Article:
The early arrival of West Nile Virus (WNV) to South Carolina resulted in the Jan. 22 euthanasia of a horse in Charleston County. The horse was not vaccinated and had no pasture mates.
According to Clemson University animal health officials, the mosquito-borne disease is about two months ahead of schedule, brought on by a wet, warm winter favored by insects, and should serve as a reminder to owners to vaccinate their animals.
“Because of the climate and increased number of mosquitoes to start the year, South Carolina is particularly susceptible to mosquito-borne diseases such as WNV. That’s why it is so important for owners of horses to ensure they work with a veterinary professional to follow a clearcut vaccine schedule for their animals,” said Michael Neault, S.C. State Veterinarian, and director of Clemson Livestock Poultry Health.
The diagnosis was made after blood samples were submitted to the National Veterinary Services Laboratories, and the disease was confirmed on Feb. 1.
While horse owners can take measures such as turning them in at dawn and dusk and using spray repellents, vaccination is the only surefire way to protect their horses from Eastern Equine Encephalitis (EEE), WNV and rabies.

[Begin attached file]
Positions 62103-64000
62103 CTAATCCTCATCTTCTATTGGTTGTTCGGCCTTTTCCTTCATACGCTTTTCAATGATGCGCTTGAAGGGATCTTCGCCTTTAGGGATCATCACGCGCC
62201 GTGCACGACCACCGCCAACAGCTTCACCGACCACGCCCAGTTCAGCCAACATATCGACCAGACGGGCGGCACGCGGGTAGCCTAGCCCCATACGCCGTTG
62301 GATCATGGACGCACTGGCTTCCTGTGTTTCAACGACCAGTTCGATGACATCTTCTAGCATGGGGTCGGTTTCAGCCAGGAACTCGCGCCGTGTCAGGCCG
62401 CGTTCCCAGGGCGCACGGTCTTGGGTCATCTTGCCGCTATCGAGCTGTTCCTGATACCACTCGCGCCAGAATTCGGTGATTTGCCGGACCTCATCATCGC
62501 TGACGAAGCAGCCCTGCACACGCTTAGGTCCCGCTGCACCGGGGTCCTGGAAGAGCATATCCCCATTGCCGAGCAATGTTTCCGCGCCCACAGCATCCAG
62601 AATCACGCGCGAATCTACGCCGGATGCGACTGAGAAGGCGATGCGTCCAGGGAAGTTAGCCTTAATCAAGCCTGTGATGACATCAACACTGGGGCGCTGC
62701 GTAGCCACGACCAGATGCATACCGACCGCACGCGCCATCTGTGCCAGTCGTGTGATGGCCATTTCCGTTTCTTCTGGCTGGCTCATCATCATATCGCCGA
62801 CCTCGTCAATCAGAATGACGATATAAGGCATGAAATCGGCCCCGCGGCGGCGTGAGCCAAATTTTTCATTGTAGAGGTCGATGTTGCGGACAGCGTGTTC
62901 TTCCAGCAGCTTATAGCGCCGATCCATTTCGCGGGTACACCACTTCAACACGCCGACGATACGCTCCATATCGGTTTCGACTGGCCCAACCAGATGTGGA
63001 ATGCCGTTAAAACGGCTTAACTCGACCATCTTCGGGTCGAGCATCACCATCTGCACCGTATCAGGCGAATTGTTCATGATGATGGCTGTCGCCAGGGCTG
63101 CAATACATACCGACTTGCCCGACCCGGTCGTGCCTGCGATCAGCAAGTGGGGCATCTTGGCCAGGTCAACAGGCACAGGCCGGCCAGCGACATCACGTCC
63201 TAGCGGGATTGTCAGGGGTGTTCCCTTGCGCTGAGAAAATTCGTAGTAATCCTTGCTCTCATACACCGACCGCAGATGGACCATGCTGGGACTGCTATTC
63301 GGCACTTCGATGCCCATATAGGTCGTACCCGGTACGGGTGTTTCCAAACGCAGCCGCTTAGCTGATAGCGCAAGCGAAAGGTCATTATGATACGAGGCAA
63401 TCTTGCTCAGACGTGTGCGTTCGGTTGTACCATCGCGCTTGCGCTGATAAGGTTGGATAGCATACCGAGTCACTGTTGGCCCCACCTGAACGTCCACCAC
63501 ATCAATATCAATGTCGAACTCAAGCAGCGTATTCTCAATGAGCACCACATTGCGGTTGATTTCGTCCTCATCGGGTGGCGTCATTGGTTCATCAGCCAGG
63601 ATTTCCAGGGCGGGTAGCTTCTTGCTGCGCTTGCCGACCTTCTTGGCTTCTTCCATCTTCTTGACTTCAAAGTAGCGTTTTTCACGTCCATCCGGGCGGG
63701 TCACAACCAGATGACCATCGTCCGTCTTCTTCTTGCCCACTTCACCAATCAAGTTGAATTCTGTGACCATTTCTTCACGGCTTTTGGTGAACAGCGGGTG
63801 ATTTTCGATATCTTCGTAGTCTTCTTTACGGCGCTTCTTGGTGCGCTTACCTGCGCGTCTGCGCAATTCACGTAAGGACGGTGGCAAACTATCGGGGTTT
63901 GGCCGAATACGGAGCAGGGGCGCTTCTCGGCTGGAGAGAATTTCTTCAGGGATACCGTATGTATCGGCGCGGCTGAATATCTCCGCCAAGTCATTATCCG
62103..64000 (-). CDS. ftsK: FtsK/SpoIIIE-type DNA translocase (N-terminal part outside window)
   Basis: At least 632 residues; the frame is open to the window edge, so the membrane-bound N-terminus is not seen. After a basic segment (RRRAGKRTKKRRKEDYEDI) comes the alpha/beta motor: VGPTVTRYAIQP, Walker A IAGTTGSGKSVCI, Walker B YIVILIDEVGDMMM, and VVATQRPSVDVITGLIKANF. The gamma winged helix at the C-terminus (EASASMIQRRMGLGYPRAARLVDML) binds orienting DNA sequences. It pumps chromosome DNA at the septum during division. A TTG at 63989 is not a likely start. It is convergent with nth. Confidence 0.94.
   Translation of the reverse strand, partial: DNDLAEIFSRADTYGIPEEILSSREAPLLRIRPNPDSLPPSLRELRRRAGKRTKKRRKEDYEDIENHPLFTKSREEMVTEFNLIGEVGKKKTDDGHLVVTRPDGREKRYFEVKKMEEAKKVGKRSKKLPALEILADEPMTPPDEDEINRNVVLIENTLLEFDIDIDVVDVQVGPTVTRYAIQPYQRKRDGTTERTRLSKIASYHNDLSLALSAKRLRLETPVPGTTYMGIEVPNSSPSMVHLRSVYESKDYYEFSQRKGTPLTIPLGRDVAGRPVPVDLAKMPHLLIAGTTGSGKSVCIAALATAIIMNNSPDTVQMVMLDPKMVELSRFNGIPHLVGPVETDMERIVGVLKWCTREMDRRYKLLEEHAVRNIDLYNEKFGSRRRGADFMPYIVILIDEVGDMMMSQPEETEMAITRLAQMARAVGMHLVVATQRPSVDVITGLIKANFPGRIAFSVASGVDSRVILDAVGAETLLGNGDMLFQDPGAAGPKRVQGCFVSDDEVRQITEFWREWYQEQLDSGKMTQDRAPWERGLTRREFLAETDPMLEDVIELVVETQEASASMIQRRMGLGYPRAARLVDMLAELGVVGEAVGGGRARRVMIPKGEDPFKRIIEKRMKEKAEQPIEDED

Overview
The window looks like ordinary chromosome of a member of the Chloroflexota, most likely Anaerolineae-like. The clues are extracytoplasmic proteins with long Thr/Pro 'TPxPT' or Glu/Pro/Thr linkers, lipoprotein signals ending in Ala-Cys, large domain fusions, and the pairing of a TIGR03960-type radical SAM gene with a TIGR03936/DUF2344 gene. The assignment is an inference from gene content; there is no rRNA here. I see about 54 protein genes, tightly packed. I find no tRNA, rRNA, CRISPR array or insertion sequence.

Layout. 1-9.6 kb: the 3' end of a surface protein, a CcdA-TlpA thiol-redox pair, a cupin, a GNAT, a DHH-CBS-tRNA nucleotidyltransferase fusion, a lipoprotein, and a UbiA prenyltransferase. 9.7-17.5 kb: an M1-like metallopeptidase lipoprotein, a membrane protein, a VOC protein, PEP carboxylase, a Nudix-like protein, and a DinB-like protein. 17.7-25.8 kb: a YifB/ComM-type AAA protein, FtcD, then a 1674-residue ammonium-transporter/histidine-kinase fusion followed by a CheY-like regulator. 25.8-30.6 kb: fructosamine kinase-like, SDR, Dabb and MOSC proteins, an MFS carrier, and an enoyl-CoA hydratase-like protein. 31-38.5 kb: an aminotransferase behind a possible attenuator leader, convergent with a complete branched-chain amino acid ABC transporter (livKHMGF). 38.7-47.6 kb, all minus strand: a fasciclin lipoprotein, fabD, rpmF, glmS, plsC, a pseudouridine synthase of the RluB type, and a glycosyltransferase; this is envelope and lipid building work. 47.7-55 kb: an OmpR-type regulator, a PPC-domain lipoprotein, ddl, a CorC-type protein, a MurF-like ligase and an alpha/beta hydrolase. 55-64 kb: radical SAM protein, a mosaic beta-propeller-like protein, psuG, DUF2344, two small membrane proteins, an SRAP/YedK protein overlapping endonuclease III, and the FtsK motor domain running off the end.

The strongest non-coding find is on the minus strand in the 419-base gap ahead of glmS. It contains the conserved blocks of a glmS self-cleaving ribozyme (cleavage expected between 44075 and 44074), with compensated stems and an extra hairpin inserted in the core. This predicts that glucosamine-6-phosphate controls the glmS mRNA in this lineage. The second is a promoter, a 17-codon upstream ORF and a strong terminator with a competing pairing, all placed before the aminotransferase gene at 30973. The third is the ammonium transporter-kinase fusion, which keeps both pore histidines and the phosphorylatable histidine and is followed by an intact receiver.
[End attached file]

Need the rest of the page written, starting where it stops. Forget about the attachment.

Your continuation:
Borne by mosquitoes, EEE and WNV have a very high mortality rate in infected, unvaccinated horses — between 30 and 40 percent for WNV and 90 percent for EEE. However, widespread vaccination has kept the number of cases comparatively low in South Carolina compared to nearby states.
Likewise, mosquito control is an important precaution. Both EEE and WNV are maintained in nature through a cycle involving the freshwater swamp mosquito, Culiseta melanura, commonly known as the black-tailed mosquito.
The EEE and WNV viruses are fast-acting. Symptoms of both diseases usually develop from two to five days after exposure and include neurologic difficulties such as stumbling, circling, head pressing, depression or apprehension, weakness of legs, partial paralysis, the inability to stand, muscle twitching or death.
In addition to EEE and WNV, other neurologic diseases, including rabies and EHV-1, can infect horses. Any livestock that display neurologic symptoms — stumbling, circling, head pressing, depression or apprehension — must be reported to the state veterinarian at 803-788-2260 within 48 hours, according to state law.
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